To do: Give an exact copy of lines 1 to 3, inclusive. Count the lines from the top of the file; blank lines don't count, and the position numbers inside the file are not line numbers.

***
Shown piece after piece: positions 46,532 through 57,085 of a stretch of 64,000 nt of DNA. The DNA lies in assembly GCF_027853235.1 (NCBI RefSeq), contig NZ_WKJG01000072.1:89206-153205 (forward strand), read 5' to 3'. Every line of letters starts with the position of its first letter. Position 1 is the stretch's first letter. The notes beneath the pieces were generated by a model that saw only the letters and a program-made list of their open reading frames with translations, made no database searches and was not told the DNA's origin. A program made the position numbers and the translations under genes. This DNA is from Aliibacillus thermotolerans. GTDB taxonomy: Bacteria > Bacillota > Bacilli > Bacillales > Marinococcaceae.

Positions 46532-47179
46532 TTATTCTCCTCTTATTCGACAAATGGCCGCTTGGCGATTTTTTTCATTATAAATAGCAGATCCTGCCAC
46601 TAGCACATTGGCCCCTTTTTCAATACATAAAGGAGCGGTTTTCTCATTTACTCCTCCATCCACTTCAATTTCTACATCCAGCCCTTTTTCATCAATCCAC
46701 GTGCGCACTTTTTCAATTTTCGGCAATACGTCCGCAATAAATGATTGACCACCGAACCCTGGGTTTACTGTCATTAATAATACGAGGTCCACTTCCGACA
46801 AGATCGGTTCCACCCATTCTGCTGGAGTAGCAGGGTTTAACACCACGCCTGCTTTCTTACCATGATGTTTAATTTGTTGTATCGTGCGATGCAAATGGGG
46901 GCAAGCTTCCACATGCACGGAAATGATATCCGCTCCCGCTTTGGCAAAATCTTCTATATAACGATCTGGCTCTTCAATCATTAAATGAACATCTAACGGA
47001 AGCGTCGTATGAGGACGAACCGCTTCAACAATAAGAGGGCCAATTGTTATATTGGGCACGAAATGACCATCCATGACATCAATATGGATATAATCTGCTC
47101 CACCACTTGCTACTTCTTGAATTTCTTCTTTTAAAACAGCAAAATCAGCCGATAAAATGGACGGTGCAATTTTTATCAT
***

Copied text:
Shown piece after piece: positions 46,532 through 57,085 of a stretch of 64,000 nt of DNA. The DNA lies in assembly GCF_027853235.1 (NCBI RefSeq), contig NZ_WKJG01000072.1:89206-153205 (forward strand), read 5' to 3'. Every line of letters starts with the position of its first letter. Position 1 is the stretch's first letter. The notes beneath the pieces were generated by a model that saw only the letters and a program-made list of their open reading frames with translations, made no database searches and was not told the DNA's origin. A program made the position numbers and the translations under genes. This DNA is from Aliibacillus thermotolerans. GTDB taxonomy: Bacteria > Bacillota > Bacilli > Bacillales > Marinococcaceae.

Positions 46532-47179
46532 TTATTCTCCTCTTATTCGACAAATGGCCGCTTGGCGATTTTTTTCATTATAAATAGCAGATCCTGCCAC